March 1, 2007
Dr. J Andrew Hubbell
The urbanization of nineteenth-century London demonstrates how capitalist competition defines class structure. As money began to define class structure through what luxuries citizens were able to afford, the drive to accumulate as much money and luxury as possible developed in people of all classes. This process can be observed in Charles Dickens’ Oliver Twist, in which all classes of Londoners are portrayed as competing in order to obtain the largest amount of money possible.
The upper working classes Dickens provided for his readers in Oliver Twist exhibit a competitive instinct that suggests the beginnings of an internalization of the need for money and its capitalist powers. These workers understood “that money can function as a store of value, and hence of social power” and indeed strived to earn more in any way legally possible (Harvey 173). In the growing urban economy of 19th century London, citizens began to internalize the need for capital in the form of money. They simultaneously understood that “urbanization of capital and of consciousness is so central to the perpetuation and experience of capitalism” that they engaged fully in monetary exchange (254). However their need for money manifests itself subtly, an excellent example of which is the undertaker Mr. Sowerberry and his family.
Mrs. Sowerberry remarked almost immediately after her introduction in the plot that parish children such as Oliver “always cost more to keep, than they’re worth” (Dickens 40). She then ordered Oliver to be served “some of the cold bits that were put by for Trip,” assuming that the boy for whom the meal was meant could go without eating. Her act of feeding one apprentice with another’s food demonstrates the desire (if not the need) to conserve money to the utmost extent.
Furthermore, Oliver slept in a bed under the kitchen counter in order to conserve space (41). In the burgeoning urban economy space found itself almost synonymous with money, and Oliver not being worth himself, earned only the minimal amount of space possible for his existence. As Harvey explains, “space cannot be considered independently of money” because money dictates the ability to purchase space (175). Oliver possessed no money and therefore was unable to procure space for himself, remaining under the will of a master with higher social rank than himself.
Mrs. Sowerberry held true to her belief that parish workers are not worth their cost and in practicing her belief so effectively passed the ideology onto the other household servants. Indeed the two other servants to the Sowerberrys turned to treat Oliver as if he were not worth his keep (53-59). In this manner the two servants established themselves as an upper class to Oliver, as they possessed more of the money and the space that the Sowerberrys allocated their servants than did Oliver.
Mr. Sowerberry, the town undertaker, also horded capital through his practice of holding meager funerals for lower class citizens. When conferring with the family of a recently deceased lower class woman he encourages the family to eat and drink, suggesting “Anything, everything!” so that he may feed himself and Oliver at another’s expense (48). For the woman’s actual funeral, Mr. Sowerberry, and other men of higher social rank than the mourning party, compressed “the burial service…into four minutes,” immediately filled the grave, and hurried the mourners out of the yard (49). In order to save time and money the parochial officers were ready and willing to belittle the solemnity of a burial service and possibly insult the mourning family.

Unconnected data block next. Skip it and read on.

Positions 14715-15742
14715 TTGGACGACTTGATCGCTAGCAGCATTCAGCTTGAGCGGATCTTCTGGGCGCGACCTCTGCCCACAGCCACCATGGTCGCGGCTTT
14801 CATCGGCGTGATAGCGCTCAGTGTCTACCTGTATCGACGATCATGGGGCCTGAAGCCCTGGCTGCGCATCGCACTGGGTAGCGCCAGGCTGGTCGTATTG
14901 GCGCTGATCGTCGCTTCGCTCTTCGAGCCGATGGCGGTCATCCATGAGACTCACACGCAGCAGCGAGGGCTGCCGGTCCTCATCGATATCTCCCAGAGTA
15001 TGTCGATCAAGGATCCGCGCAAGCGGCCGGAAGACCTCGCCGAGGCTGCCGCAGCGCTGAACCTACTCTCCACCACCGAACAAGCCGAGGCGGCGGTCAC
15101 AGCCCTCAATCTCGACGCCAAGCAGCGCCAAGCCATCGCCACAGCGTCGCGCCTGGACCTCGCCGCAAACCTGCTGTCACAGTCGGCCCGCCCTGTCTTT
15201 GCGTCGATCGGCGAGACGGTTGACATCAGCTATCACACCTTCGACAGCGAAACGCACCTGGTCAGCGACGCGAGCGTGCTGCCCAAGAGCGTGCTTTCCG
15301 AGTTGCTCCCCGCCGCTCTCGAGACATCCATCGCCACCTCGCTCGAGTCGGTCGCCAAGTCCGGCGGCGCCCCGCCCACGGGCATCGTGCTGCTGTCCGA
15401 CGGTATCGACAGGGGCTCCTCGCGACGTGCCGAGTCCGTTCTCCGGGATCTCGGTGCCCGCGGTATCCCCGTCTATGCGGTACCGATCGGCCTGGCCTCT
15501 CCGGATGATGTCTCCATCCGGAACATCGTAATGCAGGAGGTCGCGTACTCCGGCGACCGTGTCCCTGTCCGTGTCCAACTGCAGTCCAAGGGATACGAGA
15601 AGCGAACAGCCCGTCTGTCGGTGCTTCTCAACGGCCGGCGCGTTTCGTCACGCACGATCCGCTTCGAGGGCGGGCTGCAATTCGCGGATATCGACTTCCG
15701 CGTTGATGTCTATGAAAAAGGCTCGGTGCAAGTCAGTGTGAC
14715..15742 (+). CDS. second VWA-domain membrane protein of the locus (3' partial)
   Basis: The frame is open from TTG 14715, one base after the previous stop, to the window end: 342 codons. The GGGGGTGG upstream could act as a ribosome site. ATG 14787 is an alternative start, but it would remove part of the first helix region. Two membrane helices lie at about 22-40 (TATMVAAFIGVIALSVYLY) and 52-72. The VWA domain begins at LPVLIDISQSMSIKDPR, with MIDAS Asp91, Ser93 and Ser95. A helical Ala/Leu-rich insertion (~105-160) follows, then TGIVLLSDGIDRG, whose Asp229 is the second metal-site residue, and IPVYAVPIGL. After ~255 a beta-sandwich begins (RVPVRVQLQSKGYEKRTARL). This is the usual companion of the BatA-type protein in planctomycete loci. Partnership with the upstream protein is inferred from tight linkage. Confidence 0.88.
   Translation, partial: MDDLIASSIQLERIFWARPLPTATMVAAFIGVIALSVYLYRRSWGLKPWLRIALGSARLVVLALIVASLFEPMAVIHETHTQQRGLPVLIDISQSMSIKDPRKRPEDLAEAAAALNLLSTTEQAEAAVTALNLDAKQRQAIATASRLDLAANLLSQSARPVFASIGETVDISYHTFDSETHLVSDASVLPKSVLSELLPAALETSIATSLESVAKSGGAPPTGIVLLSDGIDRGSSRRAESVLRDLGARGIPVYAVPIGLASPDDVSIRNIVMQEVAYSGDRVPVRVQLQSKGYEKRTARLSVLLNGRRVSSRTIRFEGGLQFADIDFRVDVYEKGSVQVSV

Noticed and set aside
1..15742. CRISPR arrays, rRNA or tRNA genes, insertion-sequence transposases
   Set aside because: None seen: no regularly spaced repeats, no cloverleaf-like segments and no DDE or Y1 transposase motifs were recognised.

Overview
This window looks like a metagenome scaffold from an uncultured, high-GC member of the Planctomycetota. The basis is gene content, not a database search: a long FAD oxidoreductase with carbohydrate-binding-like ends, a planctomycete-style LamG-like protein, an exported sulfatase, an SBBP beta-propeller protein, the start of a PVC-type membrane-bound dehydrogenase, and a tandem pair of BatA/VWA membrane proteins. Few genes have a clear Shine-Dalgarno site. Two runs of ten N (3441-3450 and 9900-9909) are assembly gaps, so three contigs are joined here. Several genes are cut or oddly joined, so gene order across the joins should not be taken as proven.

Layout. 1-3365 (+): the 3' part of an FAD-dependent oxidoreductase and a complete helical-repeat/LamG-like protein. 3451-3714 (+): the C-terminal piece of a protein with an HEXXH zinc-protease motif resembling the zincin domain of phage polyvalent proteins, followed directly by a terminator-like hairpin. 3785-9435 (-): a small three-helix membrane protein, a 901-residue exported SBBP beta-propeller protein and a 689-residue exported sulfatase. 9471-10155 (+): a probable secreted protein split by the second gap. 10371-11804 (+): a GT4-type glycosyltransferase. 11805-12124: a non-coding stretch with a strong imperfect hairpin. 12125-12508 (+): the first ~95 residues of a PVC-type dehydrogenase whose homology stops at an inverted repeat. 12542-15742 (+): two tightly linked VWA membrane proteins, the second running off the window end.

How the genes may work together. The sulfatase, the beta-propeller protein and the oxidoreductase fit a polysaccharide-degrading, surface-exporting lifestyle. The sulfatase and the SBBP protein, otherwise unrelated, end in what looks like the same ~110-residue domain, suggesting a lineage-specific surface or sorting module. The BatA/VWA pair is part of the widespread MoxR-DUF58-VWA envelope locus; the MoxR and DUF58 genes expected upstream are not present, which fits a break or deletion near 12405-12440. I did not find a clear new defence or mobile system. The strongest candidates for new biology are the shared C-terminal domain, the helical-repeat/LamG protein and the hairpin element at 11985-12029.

Along a slightly different vein, the newly married Mrs. Bumble gained money at the expense of the lower class by insisting Monks pay her “five-and-twenty pounds in gold” simply for information (Dickens 250). She quickly dismissed the offer of twenty pounds from Monks for no reason other than that the asking price seemed to her “not a large sum” (150). Here the lady deigned to request a small sum for her information, knowing that the man paying her obviously occupied a lower income status than herself. However her resolve to earn as much of a small sum as possible proves her drive to gain more money, thus widening the capitalist gap between Monks and herself.
In this exchange, more concretely than in other examples, money has become “the abstract and universal measure of social wealth and the concrete means of expression of social power” (Harvey 168). The money Mrs. Bumble procured at the expense of Monks doubtlessly went towards her estate, whereas the poorer Monks had no home or personal space to speak of. Through losing twenty-five pounds to Mrs. Bumble Monks also lost the space that he may have procured with that money. Dickens implied the lack of space and money on Monks’ end as he requested that they meet in an abandoned water mill surrounded by a “collection of mere hovels” (Dickens 247).
Another, less striking example of monetary competition in upper class London society is in the transaction which led Oliver to be apprenticed with Mr. Sowerberry. After Oliver angered the magistrates who ran the workhouse in which he lived, they offered “five pounds and Oliver Twist…to any man or woman who wanted and apprentice to any trade” (29). Here the gentlemen followed Mrs. Sowerberry’s later notion that Oliver was worth much less than what he costs them in upkeep, to the point where losing five pounds and the boy would be a gain to their business. The absence of Oliver from the workhouse also freed space in which another child could live, thus giving the gentlemen a three-fold advantage in getting rid of Oliver.